In the arrangement of FIG. I, the deflection angle 0 is obtained from the time period measured from when the output e is zero to when it has reached the level of y. The arrangement may also be such as shown in FIG. 3, wherein in order to obtain the radius vector V the output e from the low-pass filter 19 is applied to a gate the output g from which is applied to an averaging circuit 20 The output from the filter 19 is also applied to a comparator 22 where it is compared with the ground potential. The output from the comparator 22 is applied as a gating signal to the gate 20,, which produces an output j corresponding to the positive half of the output e from the filter 19, as shown in FIG. 4. The output g is smoothed by the averaging circuit 20 and appears at a terminal 21. The output at the terminal is in proportion to the radius vector \hr +y In FIG. 3 the deflection angle 0 is calculated in the following manner: If the output e is now zero, sin (wt 0) 0. Therefore, an 0 0 and t O/w As will be easily seen from this, the period of time from a reference time to when the output e becomes zero is proportional to the deflection angle. To measure this period, the time when the output a from the two-phase oscillator 16 rises is taken as the reference time, and the period of time from the reference time to when the output e becomes zero is measured. To this end, the output a from the oscillator 16 is applied as a set input to a flip-flop 35, to which the output f from the comparator 22 is applied as a reset input. The flip-flop 35 produces an output j as shown in FIG. 4, which is treated in the same manner as the pulse signal j in FIG. 1, so that a voltage corresponding to the deflection angle 0 appears at the output terminal 29.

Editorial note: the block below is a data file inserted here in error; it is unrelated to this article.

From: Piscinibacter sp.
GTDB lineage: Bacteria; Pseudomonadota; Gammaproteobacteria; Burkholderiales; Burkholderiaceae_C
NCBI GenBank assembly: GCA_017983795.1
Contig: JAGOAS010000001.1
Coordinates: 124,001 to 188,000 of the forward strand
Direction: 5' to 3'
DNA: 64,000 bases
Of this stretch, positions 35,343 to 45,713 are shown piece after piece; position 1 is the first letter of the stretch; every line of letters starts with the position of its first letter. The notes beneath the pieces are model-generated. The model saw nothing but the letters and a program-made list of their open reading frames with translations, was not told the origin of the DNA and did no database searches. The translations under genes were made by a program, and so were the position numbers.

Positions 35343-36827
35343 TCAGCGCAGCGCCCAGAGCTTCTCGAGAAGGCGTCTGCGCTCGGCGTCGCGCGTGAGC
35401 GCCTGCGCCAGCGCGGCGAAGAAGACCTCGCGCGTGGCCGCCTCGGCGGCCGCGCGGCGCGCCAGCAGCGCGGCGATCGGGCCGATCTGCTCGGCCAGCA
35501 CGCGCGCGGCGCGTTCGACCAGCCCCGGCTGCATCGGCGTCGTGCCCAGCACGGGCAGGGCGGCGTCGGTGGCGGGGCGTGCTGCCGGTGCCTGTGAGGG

With the above arrangements it is also possible to transform a rectangular coordinate system to a different rectangular coordinate system by rotating the former system through a desired angle about the origin thereof. For this rectangular-to-rectangular transformation, a system for transforming polar coordinates to rectangular coordinates is required in addition to the above-mentioned system for the rectangular-to-polar transformation. An example of the system for the polar-to-rectangular transformation of coordinates is shown in FIG. 5. Here, a voltage corresponding to the radius vector G of a point in a polar coordinate system is applied to an input terminal 51 and a voltage corresponding to the deflection angle 0 of the point, to another input terminal 52. The latter voltage is the product of. a voltage applied to the terminal 52 when the deflection angle is 2n, multiplied by 6/211: If the X- axis and Y-axis components of a point in rectangular coordinates are x and respectively, the radius vector G is given as \l x y and the angle 6, as tan (y/x). The voltage G is applied as one input to a multiplier 53, to which a sine wave generator 54 applies a sine wave signal expressed as sin an as the other input. The circuit 53 multiplies the two inputs and produces a sine wave output p the amplitude of which is G, as shown in F IG. 6. This output signal is applied to a zero comparator 55 where it is compared with the ground potential. The output from the comparator 55 is pulse q having a width equal to the half-wave of the output p as shown in FIG. 6. The signal q is applied to a saw tooth oscillator 56, so that the oscillator 56 is triggered by the leading edge of the pulse q to produce a saw tooth output r. The arrangement is such that the peak of the saw tooth wave r is equal to the level of the voltage g applied to the terminal 52 when the deflection angle is 2 11'. The saw tooth output r is applied as one input to a comparator 57, to which the voltage corresponding to the deflection angle 0 is applied as the other input, so that when the voltage r exceeds the level of the voltage 0, the comparator 57 produces an output s as shown in FIG. 6. The time required for the output r to increase from zero above the level of the voltage 0 thereby causing the comparator 57 to produce the output s is in proportion to the level of the voltage 0. The output s is applied to a monostable circuit 58, so that the circuit 58 is triggered by the leading edge of the pulse s to produce an output t as shown in FIG. 6. The circuit 58 is so designed that the output t has a pulse width T/4 (that is, 1r/2) corresponding to one-fourth of one cycle T (that is, 21r of the sine wave output p.